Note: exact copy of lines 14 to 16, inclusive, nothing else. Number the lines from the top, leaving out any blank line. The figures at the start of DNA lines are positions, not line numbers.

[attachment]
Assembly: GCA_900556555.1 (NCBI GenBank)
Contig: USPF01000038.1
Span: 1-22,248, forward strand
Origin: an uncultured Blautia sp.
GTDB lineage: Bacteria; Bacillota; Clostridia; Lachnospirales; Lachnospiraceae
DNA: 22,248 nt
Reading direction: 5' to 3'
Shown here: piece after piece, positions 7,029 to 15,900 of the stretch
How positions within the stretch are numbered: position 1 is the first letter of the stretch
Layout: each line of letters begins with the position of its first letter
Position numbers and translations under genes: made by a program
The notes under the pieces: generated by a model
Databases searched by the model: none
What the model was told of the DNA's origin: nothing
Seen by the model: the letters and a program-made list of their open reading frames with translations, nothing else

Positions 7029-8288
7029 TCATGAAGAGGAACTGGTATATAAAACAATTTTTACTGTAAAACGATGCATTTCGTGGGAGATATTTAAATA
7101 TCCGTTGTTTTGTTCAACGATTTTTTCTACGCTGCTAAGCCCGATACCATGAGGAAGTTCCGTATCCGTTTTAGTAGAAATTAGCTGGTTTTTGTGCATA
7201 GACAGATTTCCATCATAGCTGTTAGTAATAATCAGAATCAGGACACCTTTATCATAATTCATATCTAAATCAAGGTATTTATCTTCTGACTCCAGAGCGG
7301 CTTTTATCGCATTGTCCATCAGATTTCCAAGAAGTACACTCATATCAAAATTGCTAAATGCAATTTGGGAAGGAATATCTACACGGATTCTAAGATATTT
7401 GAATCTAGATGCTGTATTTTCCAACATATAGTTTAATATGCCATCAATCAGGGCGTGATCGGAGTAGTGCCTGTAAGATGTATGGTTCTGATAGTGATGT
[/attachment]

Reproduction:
What the model was told of the DNA's origin: nothing
Seen by the model: the letters and a program-made list of their open reading frames with translations, nothing else

Positions 7029-8288